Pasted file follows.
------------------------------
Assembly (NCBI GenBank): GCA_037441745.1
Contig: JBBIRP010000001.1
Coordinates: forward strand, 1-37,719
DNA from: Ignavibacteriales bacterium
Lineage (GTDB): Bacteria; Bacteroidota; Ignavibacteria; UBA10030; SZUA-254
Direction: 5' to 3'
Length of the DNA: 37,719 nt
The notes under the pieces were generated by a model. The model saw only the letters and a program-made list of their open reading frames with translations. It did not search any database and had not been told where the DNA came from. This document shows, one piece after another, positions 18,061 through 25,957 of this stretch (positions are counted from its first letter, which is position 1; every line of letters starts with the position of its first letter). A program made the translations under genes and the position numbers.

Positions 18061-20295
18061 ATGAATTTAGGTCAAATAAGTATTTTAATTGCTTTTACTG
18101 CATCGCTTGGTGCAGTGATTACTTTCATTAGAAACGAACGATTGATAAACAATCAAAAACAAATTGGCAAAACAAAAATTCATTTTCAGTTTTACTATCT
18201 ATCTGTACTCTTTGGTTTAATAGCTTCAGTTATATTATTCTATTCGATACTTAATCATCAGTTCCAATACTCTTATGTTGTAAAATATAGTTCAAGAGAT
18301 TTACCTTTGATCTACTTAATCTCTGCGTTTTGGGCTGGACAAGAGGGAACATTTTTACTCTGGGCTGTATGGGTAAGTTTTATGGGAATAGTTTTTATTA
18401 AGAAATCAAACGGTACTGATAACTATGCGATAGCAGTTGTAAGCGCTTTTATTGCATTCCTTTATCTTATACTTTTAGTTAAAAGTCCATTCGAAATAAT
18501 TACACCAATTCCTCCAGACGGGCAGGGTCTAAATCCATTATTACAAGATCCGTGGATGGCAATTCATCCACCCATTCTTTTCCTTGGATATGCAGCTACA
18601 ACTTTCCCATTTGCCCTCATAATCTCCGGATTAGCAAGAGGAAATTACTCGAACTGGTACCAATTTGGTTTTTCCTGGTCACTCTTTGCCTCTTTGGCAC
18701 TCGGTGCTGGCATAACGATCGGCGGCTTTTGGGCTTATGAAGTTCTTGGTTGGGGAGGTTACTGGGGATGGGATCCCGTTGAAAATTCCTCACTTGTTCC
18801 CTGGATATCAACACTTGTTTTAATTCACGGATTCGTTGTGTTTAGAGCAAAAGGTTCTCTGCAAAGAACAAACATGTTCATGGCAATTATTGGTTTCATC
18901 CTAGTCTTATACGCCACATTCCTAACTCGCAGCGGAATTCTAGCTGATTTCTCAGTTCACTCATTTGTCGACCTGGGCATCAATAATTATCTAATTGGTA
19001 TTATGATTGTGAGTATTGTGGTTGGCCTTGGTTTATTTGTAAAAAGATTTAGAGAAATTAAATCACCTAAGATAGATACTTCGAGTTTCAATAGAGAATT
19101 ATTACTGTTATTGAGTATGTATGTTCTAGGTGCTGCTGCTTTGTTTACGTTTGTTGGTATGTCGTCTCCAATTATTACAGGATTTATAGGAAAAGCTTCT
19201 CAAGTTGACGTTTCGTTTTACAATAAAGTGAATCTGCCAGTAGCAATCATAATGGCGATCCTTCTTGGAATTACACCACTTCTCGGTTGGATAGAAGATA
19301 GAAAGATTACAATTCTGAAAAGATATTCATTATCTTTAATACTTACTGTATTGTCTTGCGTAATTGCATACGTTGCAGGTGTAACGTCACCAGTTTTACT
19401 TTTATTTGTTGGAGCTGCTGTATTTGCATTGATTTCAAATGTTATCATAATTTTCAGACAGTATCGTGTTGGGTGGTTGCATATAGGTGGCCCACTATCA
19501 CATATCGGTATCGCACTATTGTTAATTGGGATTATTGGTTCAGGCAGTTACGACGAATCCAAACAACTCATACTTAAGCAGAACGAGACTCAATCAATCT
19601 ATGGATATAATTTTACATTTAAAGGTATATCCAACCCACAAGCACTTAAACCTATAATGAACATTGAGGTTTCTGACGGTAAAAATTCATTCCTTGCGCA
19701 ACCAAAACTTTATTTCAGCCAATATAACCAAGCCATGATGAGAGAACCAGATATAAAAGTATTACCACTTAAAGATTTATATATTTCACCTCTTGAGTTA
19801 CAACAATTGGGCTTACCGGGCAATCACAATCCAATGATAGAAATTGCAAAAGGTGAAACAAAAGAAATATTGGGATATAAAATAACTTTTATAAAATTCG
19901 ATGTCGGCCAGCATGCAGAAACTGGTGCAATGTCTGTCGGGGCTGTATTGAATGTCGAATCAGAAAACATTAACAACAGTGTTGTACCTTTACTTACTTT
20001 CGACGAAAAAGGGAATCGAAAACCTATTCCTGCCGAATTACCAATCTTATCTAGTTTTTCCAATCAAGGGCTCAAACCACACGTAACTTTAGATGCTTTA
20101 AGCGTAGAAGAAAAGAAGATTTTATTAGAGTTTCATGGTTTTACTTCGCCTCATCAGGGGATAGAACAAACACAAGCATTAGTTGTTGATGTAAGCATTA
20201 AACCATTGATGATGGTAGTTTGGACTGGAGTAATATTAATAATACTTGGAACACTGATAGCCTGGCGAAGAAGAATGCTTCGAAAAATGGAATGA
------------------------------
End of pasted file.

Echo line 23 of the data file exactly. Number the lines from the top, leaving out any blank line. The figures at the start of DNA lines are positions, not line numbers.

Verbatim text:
19301 GAAAGATTACAATTCTGAAAAGATATTCATTATCTTTAATACTTACTGTATTGTCTTGCGTAATTGCATACGTTGCAGGTGTAACGTCACCAGTTTTACT